What is going on with all the disparate rules on how to manage golf courses during the emergency? Is golf an essential business? Is golf exercise? Is golf just entertainment?
In Maryland, our governor shut down golf courses on March 23 as non-essential businesses. If Lakewood Country Club (course behind my home) is a microcosm of the industry in our state, judging by the number of groups coming through after the order, people were ignoring it, even though they had to walk. Two days later, Virginia closed non-essential businesses but golf courses and driving ranges remained open. A week later, both states instituted ‘Stay At Home’ orders. Lakewood pulled all the flags out and players stopped coming through, but nothing changed in Virginia.
Today, I checked with friends in West Virginia (all courses open) and Arizona, where all courses have been deemed essential businesses and are open, along with beauty salons and barber shops! Go figure.
Today I walked 18 holes on the closed Lakewood course (without clubs) and nary ran into a sole. Got some great exercise in. Then I ventured across the river to Reston National in Virginia and practiced for two hours. Here’s a video and picture of the parking lot at Reston.
I think if you lived in the DC area, you were either home or playing golf at Reston National. Finally, I saw this article about golfing in Brampton, Ontario. Apparently, it’s illegal because of the virus and could cost you a big time fine. Unbelievable that it’s come to this.
I very much enjoy getting out to play and practice while socially distancing. Helps me to keep my sanity. Where do you stand on golf as an essential business? Is it?
It’s the middle of winter and we all have cabin fever. Wouldn’t it be great to tee it up tomorrow at a tropical golf destination? Lately, I’ve been getting quite a few inquiries on how to book the best golf trips at the lowest cost. Getting bang for the buck when you travel is a great source of satisfaction, but remember the most important element in a golf trip is the golf. A great hotel, delicious food, and wonderful entertainment are fine, but if the golf is substandard, that’s what you’ll remember.
Course Reviews: To get the best golf, start your travel planning reading websites focused on course reviews. Skip the sites like Golf Digest where you’ll get lists of great courses and glossy marketing material (yeah, we all know Pebble Beach and Whistling Straights are great venues), and focus on personal experiences because you want a straight call on the good and bad. You want to find the hidden nuggets of value, the starters and course marshals who took the extra steps to make you feel special, the details about conditions that stood out or didn’t meet expectations, and the ups and downs of customer service from your reservation agent to the pro shop staff. Here’s some top sites to get you started:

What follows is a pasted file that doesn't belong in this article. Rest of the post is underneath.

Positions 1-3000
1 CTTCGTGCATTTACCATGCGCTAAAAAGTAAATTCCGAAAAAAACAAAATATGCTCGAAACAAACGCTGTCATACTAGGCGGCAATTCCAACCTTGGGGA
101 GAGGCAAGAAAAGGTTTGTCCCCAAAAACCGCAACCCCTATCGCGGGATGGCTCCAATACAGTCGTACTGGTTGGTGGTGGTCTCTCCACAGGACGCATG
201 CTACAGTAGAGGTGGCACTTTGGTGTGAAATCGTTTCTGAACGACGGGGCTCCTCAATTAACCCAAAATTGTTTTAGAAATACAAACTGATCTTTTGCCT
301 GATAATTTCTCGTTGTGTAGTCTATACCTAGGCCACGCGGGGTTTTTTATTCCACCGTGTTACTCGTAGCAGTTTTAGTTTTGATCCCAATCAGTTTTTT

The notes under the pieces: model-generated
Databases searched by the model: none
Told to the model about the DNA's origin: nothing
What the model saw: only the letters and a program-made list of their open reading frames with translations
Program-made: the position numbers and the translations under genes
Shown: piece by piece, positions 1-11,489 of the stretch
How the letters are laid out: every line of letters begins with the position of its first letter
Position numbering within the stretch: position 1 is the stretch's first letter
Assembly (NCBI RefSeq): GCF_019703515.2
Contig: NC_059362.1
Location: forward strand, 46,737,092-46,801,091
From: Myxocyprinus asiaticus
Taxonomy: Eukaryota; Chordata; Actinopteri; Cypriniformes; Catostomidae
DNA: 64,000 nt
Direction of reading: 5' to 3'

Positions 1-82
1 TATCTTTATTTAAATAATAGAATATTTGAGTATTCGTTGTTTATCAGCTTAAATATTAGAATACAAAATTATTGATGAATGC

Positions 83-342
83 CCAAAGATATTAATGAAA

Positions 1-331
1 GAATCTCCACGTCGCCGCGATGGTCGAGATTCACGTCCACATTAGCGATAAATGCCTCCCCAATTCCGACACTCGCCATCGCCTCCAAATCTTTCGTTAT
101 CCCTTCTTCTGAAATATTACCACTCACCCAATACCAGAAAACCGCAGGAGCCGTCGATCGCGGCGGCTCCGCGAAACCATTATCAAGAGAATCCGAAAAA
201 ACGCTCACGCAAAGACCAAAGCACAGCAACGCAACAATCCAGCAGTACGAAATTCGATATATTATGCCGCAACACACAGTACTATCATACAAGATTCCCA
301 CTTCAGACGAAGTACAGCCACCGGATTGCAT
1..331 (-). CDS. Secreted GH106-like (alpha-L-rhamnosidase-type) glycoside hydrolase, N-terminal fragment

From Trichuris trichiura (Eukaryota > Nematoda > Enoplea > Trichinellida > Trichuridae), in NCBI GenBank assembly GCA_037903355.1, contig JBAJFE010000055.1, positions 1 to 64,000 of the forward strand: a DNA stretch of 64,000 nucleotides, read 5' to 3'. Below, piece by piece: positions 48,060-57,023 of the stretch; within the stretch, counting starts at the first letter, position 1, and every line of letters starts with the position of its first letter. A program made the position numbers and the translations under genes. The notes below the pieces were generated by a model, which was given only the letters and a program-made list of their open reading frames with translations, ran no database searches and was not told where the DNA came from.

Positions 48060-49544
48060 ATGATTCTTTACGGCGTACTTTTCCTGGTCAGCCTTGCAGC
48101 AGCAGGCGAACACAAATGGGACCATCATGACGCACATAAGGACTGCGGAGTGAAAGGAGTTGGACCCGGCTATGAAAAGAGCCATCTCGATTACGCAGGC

2 Play the Tips has reviews from world famous golf courses across the country.
OneBeardedGolfer has got you covered on Kentucky and other courses in the southeast USA.
Golf Is Mental has great information on Alberta, British Columbia, and visiting the western USA.
Finally, Vet4golfing51 sprinkles his interesting playing insights in with information on his journey to play 100 courses in the western Pennsylvania region. There are many others.
Conditions: Once you decide where you want to play, seek out information on course conditions for the period of time you’re going to play, not necessarily the latest conditions. Pay close attention to reports of when courses will schedule aeration. We hit Pinehurst #2 the day after an emergency aeration. Nothing is worse than traveling to a world class venue only to find you are putting on bumps and top dressing. Hit up a site like Golf Insider for Myrtle Beach. They have thousands of personal visit reviews for hundreds of area courses. Then go to Trip Advisor and look at reviews that can be sorted on the time of year you’re traveling. Getting a good cross-section of opinion yields the best experiences.
Lodging: Next, look for a good package that couples lodging, golf, and maybe some food. In June, my travel group has a package lined up in Myrtle Beach with seven nights lodging, six rounds of golf, carts, free range balls, lunch, and complimentary daily replays for under $600. If you don’t want to couple resort lodging with golf, look to book a hotel separate to save money. We traveled and played the RTJ Trail in Alabama staying at Hampton Inns across the state and had a great and inexpensive experience.
Peak Discounts: Lastly, if you’re traveling in high season and don’t want to pay those exorbitant prices, don’t worry; there are tools that can help. I am traveling next month to Myrtle Beach during peak tourist time and didn’t feel like paying $150 for a round. I used a tool at Golf Insider that allows you to plug in your desired dollar range and date, and searches the entire Grand Strand for a match. Got one for $60 and I’m ready to go!
You can get overwhelmed with information and will save time and money reaching out to an individual who’s traveled ahead of you to your destination. Often times you’ll pick up local knowledge about good venues and ones to avoid, and most folks are very happy to help. I know I am. Good luck!
Conversation about course reviews, travel, instruction,and opinion. Please join in!